190923_TOWN

Designs for the east and west sides of downtown Janesville's town square. The east side town square is expected to be completed in fall 2020.

JANESVILLE

The plan to bridge the east and west sides of downtown has received a financial boost from the state.

The city of Janesville won a $249,000 stewardship grant from the state Department of Natural Resources to help build the east side town square planned along Water Street.

The city was among 76 applicants vying for $22 million in grant funding for outdoor recreation projects, according to a news release.

The east side town square, to be built between Milwaukee and Court streets, will be a smaller version of the west side town square, which opened last year.

Construction is slated to begin in spring and be finished in early fall 2020, according to a news release.

The Blain Gilbertson Family Heritage Pedestrian Bridge to connect the west and east sides of the river is already under construction and is expected to be finished before the east side town square, public works Director Paul Woodard said.

The deck on the pedestrian bridge will be poured next month. Railings and decorative elements will be added in the spring, Woodard said.

Planned features for the east side town square include:

  • New lighting.
  • A plaza deck area.
  • Shelter.
  • A donor wall.
  • Lounge seating.
  • Public art locations.

The donor wall, which Woodard described as a large art piece, and shelter will be installed by ARISEnow, a public-private group promoting downtown revitalization.

The DNR grant will cover about one-sixth of the $1.5 million public financial obligation for building the east side town square, Woodard said.

The eastern town square will be smaller than the western one. They could be combined once completed to accommodate large-scale events downtown, Woodard said.

The finished east side town square will add about 40 on-street parking spaces to the city’s stock.

Parking has been an issue for business owners ever since contractors began using Water Street as the staging area for the pedestrian bridge and Milwaukee Street bridge projects.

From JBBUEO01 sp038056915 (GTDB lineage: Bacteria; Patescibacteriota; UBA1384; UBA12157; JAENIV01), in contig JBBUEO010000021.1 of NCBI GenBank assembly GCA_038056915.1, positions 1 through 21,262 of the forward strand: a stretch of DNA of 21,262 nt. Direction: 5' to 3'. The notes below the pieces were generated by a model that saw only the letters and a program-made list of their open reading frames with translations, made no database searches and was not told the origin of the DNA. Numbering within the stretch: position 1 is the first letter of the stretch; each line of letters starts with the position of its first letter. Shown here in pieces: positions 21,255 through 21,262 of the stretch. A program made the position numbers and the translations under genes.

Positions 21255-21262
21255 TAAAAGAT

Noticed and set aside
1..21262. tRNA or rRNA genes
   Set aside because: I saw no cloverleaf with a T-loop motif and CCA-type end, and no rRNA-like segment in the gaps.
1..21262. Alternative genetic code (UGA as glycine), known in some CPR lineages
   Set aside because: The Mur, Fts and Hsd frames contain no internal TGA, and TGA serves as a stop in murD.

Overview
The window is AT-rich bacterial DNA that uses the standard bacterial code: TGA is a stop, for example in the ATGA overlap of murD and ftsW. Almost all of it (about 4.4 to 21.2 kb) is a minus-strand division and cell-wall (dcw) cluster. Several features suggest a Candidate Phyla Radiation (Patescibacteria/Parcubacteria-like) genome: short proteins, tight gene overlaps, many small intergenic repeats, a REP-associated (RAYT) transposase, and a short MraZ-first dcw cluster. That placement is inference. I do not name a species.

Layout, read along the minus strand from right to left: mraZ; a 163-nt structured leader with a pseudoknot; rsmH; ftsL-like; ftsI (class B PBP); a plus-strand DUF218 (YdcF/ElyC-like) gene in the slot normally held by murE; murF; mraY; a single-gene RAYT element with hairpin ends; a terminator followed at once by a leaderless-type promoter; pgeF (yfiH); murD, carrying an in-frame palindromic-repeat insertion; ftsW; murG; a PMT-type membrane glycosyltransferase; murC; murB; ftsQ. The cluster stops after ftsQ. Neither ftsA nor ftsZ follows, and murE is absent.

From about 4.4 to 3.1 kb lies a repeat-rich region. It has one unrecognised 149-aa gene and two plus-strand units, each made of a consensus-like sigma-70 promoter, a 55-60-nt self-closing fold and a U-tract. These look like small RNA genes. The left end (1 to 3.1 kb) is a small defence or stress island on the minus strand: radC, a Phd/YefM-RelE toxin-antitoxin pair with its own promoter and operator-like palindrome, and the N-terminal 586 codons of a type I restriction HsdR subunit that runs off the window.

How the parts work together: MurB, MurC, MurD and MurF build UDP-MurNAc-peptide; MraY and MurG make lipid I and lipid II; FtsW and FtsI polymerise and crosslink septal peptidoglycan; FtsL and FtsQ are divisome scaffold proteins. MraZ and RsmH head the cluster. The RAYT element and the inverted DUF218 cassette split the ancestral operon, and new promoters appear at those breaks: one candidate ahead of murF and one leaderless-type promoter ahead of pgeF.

Britten Langfoss, owner and general manager of The Venue, said she has made sure clients know about the current lack of parking around the event space, located at Court and Water streets.

The Venue staff has had to get creative to increase available parking. That has included borrowing unused weekend parking spaces from neighboring businesses and providing maps of downtown to their clients ahead of time so they can prepare, Langfoss said.

She expects the parking problem to get worse when work on the east side town square begins. At that point, the little parking she has available behind the building will be gone, and she will have to figure out new solutions for deliveries and mail pickups.

Langfoss said the east side town square will be another positive downtown development once completed.

“I keep saying all we have to do is get through next summer and we will be good,” Langfoss said.

Jackie Wood, manager and part owner of Olde Towne Mall, said she is the most excited she has been about downtown since she purchased the property in the 1980s.

People who work in and visit the mall have gotten used to the parking shortages around the building and have been understanding of construction, Wood said.

Wood does not think the next round of construction will cause any problems for the mall. She is also excited to have an improved view from the mall’s back windows once everything is finished.

“All we looked at before was a big parking lot with cars,” Wood said, referring to the parking deck that once covered most of the Rock River between Court and Milwaukee streets. “Now we will have landscaping and a pedestrian bridge.”

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